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When do consumers think a freebie is more valuable than a discounted product?

Date:
August 20, 2013
Source:
Journal of Consumer Research, Inc.
Summary:
Consumers may value a free gift more than a deeply discounted promotional item, especially if it comes from a prestigious brand.

Consumers may value a free gift more than a deeply discounted promotional item, especially if it comes from a prestigious brand, according to a new study in the Journal of Consumer Research.

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"Since consumers believe the value of a free product is likely to be consistent with the value of the purchased product, pairing a free product with a high-end product may very well increase perceptions of its value," write authors Mauricio M. Palmeira (Monash University) and Joydeep Srivastava (University of Maryland).

These days, companies often offer bonus products for free or at a low discounted price with a required purchase. For example, high-end cosmetics companies like Lancτme or Clinique offer free gifts with the purchase of a full-priced product.

In one study, participants were offered a free or discounted package of spaghetti with the purchase of a jar of organic tomato sauce for $8.95. They were then asked how much they would pay for the spaghetti individually. People offered free spaghetti were willing to pay an average of $2.95 for it, but those offered the spaghetti for $.50 were only willing to pay an average of $1.83.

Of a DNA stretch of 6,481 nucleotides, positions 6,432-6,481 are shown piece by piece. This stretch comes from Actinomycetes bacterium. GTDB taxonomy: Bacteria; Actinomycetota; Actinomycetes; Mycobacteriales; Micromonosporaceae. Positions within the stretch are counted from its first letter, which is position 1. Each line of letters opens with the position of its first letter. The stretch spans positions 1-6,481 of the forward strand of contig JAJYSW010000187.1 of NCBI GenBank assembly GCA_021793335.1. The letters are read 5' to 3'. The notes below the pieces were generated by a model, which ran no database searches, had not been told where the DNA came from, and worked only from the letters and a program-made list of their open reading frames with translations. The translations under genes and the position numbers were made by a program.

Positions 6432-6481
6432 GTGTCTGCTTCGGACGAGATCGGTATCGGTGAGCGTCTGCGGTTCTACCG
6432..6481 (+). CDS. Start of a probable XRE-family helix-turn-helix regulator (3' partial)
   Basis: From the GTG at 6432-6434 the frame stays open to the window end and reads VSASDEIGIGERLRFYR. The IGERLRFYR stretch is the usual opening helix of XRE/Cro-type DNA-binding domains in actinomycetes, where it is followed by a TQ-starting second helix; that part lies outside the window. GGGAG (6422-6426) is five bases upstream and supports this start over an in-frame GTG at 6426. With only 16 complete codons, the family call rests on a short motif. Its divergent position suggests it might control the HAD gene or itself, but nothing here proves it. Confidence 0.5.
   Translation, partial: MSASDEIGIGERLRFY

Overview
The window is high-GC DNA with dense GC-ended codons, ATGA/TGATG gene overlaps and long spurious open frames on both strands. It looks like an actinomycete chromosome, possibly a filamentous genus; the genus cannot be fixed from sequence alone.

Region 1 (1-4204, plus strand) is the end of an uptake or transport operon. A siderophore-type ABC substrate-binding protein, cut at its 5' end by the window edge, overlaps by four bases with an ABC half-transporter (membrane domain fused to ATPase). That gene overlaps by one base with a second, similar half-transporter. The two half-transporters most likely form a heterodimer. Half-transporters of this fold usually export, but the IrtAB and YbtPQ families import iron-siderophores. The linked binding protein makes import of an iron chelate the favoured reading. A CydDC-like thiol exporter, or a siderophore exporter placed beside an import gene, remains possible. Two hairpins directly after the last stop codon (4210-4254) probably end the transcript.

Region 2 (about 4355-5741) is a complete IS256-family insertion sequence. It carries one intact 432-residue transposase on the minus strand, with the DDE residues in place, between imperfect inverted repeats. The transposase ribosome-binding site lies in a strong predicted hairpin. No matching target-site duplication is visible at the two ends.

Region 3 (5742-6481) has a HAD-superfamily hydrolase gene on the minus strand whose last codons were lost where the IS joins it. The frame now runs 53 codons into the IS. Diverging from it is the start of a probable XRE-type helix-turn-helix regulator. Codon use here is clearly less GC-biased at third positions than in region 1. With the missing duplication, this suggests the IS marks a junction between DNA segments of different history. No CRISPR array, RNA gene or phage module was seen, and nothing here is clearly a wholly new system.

When a free product is paired with an expensive product, consumers assume it is worth more than if it was offered at a low discounted price. For example, if a luxury jeweler offers a free bottle of wine with a purchase, consumers assume it isn't cheap. But, according to the authors, customers might assume the same wine is cheaper if the jeweler offers it for $1.

"Promotions with low discounted prices devalue products more than free offers. In fact, free offers may not devalue products at all when they are paired with an expensive purchase, as consumers will use the price of the focal product to estimate the value of the supplementary product," the authors conclude. "If Mercedes-Benz promotes a car with a free GPS system, we expect the GPS to be high quality," the authors explain.


Story Source:

The above story is based on materials provided by Journal of Consumer Research, Inc.. Note: Materials may be edited for content and length.


Journal Reference:

  1. Mauricio M. Palmeira and Joydeep Srivastava. Free Offer ≠ Cheap Product: A Selective Accessibility Account on the Valuation of Free Offers. Journal of Consumer Research, December 2013

Cite This Page:

Journal of Consumer Research, Inc.. "When do consumers think a freebie is more valuable than a discounted product?." ScienceDaily. ScienceDaily, 20 August 2013. <www.sciencedaily.com/releases/2013/08/130820113920.htm>.
Journal of Consumer Research, Inc.. (2013, August 20). When do consumers think a freebie is more valuable than a discounted product?. ScienceDaily. Retrieved March 3, 2015 from www.sciencedaily.com/releases/2013/08/130820113920.htm
Journal of Consumer Research, Inc.. "When do consumers think a freebie is more valuable than a discounted product?." ScienceDaily. www.sciencedaily.com/releases/2013/08/130820113920.htm (accessed March 3, 2015).

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